September 01, 2023 | 13:23
Out of Summer, Out of Sync
When we officially dropped our U.S. recession call a number of weeks back, we studiously and purposely did not do the same for Canada—that is, we still had two quarters of modest GDP declines in our forecast for the northern economy. The logic behind the mild divergence between the two was driven by Canada’s much heavier debt load, and a less forceful fiscal thrust than stateside. This week’s round of data suggests that the U.S./Canada divergence may have been something more than “mild” in the summer… especially for consumers. And, it also reinforced the very real risk that Canada is heading for a shallow contraction, even with rollicking population growth.
Friday’s headline data releases vividly highlighted the economic divergence, as U.S. jobs kept plugging along in August while Canadian GDP surprisingly fell in Q2 and started Q3 soft. The 187,000 U.S. payroll rise was a tad above expectations, but was paired with downward revisions to earlier months, so it didn’t really change the big-picture view that growth stayed firm in the summer. A 0.4% rise in aggregate hours worked provided additional evidence, and even the 3-tick jump in the jobless rate to 3.8% was driven by a surge in the participation rate. Even the factory ISM reading of 47.6 for August was a bit better than expected, completing a circle of reasonably robust economic data through the summer. While we doubt that GDP will live up to the still-strong Atlanta Fed’s Nowcast of 5.6% for Q3, we bumped up our call to 2.9% this week amid the steady show of strength.
In stark contrast, Canada saw a stream of softness in the real GDP report. Of course, the shocker was the 0.2% annualized dip in Q2 activity, especially when consensus was looking for a 1.2% advance, and the BoC had pencilled in 1.5% growth for the quarter. Standing back, it’s really not that stunning that GDP contracted given a massive civil servant strike, numerous wildfires that crimped oil production, and some inevitable giveback from Q1’s surprising strength. And recall that GDP also dipped—surprisingly—in the fourth quarter of last year, so quarterly declines aren’t that rare. We expect this stop-start pattern to continue in coming quarters; even with a soggy start, we look for modest 0.3% growth in Q3 (still well below our U.S. call), before another small contraction in Q4. As a result, we now look for just 1.1% GDP growth for all of 2023 (down from 1.6%) and 0.6% next year (from 0.8%).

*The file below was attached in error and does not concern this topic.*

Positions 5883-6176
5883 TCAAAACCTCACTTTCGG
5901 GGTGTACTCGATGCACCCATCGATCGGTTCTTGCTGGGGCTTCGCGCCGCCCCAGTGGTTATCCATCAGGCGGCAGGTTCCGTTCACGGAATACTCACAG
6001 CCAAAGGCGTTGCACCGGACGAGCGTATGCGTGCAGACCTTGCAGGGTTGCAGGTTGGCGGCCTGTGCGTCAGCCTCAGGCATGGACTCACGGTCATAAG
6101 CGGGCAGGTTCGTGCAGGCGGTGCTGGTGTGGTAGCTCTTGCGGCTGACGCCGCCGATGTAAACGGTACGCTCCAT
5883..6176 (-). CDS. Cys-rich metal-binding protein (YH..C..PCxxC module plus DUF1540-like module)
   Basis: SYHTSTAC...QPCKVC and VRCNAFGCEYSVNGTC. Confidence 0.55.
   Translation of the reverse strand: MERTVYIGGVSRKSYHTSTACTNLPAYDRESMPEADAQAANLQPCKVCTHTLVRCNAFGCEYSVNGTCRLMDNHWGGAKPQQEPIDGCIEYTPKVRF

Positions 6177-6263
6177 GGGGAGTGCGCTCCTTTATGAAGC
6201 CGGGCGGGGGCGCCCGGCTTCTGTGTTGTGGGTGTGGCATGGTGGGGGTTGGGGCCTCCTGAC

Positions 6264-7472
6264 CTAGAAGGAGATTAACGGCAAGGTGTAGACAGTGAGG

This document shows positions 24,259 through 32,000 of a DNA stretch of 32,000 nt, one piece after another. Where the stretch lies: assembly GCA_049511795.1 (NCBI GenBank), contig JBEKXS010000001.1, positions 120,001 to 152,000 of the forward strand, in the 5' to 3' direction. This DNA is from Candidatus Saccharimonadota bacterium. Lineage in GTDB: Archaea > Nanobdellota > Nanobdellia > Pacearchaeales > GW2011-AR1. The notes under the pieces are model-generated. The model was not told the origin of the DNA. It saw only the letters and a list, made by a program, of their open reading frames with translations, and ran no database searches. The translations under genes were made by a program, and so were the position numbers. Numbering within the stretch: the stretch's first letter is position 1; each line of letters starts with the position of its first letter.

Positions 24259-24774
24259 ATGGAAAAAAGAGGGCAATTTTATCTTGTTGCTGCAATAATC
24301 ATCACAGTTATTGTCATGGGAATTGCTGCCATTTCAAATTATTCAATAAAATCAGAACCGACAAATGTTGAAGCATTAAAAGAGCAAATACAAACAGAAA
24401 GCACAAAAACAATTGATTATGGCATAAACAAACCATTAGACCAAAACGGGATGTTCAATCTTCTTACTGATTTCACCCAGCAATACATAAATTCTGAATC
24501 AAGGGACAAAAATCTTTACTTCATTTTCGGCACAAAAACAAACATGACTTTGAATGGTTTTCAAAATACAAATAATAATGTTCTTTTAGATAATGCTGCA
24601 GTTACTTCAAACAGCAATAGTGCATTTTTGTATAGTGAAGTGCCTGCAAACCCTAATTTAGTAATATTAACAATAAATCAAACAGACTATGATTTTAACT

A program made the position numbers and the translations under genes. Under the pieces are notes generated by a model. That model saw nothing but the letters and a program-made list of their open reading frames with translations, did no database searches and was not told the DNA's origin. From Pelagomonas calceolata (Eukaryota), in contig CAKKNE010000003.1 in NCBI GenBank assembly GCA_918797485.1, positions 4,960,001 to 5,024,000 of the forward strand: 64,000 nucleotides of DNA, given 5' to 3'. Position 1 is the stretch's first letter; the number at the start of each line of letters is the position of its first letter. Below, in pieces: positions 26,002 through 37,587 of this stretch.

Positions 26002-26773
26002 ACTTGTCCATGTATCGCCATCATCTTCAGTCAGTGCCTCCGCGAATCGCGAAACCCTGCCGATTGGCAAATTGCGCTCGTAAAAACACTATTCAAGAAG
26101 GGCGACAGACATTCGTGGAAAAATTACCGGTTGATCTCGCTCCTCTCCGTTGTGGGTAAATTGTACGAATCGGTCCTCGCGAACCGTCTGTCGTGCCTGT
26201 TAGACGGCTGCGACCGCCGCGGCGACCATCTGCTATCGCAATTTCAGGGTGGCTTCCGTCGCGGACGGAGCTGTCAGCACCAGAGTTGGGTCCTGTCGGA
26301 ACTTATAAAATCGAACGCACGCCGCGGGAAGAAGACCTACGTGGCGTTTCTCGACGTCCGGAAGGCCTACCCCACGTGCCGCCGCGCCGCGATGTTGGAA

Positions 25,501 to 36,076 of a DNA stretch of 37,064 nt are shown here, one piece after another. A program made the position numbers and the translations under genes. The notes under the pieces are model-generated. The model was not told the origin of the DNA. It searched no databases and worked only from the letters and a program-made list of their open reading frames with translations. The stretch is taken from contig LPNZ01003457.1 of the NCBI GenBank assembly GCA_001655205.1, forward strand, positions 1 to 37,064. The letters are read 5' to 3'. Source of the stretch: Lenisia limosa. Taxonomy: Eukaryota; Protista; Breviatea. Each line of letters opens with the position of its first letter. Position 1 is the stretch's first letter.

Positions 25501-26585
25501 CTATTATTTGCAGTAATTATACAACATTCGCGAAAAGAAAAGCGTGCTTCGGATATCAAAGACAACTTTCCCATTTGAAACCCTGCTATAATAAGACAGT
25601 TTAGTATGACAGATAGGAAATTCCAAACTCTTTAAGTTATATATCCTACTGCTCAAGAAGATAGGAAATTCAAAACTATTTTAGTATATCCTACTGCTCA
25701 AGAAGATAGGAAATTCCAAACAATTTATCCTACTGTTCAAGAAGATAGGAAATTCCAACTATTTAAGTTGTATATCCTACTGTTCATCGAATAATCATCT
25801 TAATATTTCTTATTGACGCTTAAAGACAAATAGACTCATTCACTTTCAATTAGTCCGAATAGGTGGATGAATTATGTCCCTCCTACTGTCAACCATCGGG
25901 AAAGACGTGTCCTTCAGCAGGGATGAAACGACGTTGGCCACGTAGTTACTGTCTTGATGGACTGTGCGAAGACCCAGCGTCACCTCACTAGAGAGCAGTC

The big story in Canada’s deep Q2 slowdown was a dramatic braking in the consumer. And this is a theme well worth highlighting, given the prominence that the BoC gave to consumer spending in its past two rate decisions. In the Statement following each of the June and July rate hikes, the Bank noted that real spending had powered ahead at a sizzling 5.7% annual rate in Q1, which was simply too strong for comfort and suggested the consumer was readily handling higher rates and high inflation. To these eyes, it seemed reasonably clear that the strength was a flash in the pan, due to a mild winter and the boost from special government support payments, which would fade fast. Warnings from some large Canadian retailers flagged that things had soured abruptly in Q2. And sure enough, not only was Q1 revised down a full point to 4.7% in Friday’s release, but Q2 came in at a very modest +0.2%. This yanked down the yearly growth rate to a mild 1.6% y/y clip, which a) shouldn’t scare anyone, b) is half of population growth, and c) compares with 3.0% y/y real spending growth in the U.S. as of July (Chart 1).
The weak GDP report lands like a thud just days ahead of the Bank of Canada’s next rate decision. While a heavy CPI result for July threw a bit of doubt into the proceedings, we believe the case for the Bank to pause is now overwhelming. Between the half-point rise in the unemployment rate in the past three months—a clear and present warning sign—and the big slowdown in GDP, it’s quite apparent that past rate hikes are now weighing heavily on households, and that it’s a matter of time until that translates into cooler underlying inflation trends.
A few mild complications for the Bank, and reasons we can’t definitively say that rate hikes are completely done:
Even so, the deep cooldown in Q2 growth, and the likelihood that activity will remain soggy in the second half of the year, should overwhelm these temporary complications. The prudent course of action for the Bank would be to now move to the sidelines and let the much chillier growth backdrop work its way through the underlying inflation picture. That undoubtedly painfully slow process is a good reason to believe that the shift to rate cuts is still a long way down the line.